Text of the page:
Cari, a yogi, author, and spiritual counselor, has grouped together her reflections on a variety of philosophical and religious subjects.
Although she grounds some of her writings on God with verses from the Christian Bible, Cari carefully keeps her short paragraphs abstract. Neither endorsing nor critiquing any one faith, the book offers general, lofty statements about energy, the universe, and love. The author writes directly of Buddha and Jesus, delicately arguing that religion has clouded the most basic and important concepts these two figures share. “Neither said follow me,” she writes, “though their stories became writings that perhaps have been misinterpreted to gain fellowship. Their truth was—as life is—I AM and you are.” Cari presents many similarly intriguing ideas about spirituality and religion, but confusing rhetoric and circular logic often obfuscate her conclusions. She repeats the capitalized I AM often but doesn’t offer much actionable spiritual advice or ontological arguments on how to deal with the fact of existing. When she draws on science and some vague references to personal experience to explain energy, the results read like puzzling syllogisms: “We are energy. Placed into a physical body we hold this energy as our potential. Always full of the potential that is energy.” The message is surely a loving one, filled with peace and good intentions. At times, the prose achieves beautiful metaphors such as, “When we all learn to play our part as a perfect vibration we will sink into harmony and create the eternal sound.” However, the continual sublime, ethereal tone renders many profound thoughts harder to understand than if she had revealed more of her own story or anchored them to reality with concrete, everyday examples.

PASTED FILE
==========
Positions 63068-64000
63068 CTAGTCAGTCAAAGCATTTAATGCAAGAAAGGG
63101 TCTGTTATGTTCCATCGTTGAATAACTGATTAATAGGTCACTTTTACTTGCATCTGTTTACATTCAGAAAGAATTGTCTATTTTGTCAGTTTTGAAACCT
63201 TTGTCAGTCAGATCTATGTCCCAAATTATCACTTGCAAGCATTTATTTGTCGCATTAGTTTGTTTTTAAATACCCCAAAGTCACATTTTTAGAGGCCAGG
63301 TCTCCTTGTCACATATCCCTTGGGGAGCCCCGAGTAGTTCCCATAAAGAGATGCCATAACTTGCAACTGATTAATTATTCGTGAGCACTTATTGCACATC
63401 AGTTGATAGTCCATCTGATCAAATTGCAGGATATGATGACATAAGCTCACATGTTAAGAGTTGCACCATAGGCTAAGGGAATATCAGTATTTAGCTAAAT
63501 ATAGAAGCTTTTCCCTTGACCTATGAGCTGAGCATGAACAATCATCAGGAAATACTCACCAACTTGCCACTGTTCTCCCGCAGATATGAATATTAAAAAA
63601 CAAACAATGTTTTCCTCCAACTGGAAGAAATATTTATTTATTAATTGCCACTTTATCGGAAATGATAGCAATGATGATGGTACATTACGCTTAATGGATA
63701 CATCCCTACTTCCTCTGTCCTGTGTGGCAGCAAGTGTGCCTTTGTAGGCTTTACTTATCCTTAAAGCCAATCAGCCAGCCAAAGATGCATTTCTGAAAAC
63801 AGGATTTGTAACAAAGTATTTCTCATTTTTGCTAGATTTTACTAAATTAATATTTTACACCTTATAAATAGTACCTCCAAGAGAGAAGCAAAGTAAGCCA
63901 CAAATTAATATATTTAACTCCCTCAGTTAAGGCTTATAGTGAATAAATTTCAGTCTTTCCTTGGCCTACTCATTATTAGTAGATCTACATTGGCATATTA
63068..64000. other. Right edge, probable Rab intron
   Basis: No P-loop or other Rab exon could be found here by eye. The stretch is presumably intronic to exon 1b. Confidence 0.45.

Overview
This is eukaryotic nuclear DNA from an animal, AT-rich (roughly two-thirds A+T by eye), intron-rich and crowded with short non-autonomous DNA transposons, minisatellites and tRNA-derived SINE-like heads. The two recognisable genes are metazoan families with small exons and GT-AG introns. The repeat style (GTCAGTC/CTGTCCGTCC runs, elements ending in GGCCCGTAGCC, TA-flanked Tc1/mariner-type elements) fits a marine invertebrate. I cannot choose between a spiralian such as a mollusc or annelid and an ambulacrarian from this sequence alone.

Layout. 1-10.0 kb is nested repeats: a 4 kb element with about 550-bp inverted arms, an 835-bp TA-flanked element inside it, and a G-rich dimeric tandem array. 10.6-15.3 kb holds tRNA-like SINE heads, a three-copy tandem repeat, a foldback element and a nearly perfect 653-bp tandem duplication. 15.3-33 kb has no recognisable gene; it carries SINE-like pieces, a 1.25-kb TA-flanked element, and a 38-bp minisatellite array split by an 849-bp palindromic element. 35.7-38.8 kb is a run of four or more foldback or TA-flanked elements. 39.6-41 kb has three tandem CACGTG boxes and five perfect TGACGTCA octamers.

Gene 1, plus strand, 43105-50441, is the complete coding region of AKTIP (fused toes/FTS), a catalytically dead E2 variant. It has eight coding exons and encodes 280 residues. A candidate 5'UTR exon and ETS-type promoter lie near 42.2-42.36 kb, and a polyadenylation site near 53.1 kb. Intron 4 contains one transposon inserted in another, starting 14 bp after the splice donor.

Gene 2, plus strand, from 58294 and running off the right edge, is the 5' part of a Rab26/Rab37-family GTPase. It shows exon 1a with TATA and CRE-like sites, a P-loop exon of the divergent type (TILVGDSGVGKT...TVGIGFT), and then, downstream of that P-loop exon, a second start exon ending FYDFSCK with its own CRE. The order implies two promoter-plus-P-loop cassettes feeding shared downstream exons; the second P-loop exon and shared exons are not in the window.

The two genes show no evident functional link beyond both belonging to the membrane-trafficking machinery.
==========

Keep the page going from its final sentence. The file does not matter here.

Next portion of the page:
A profound, sometimes-perplexing collection of writings on alternative approaches to spirituality.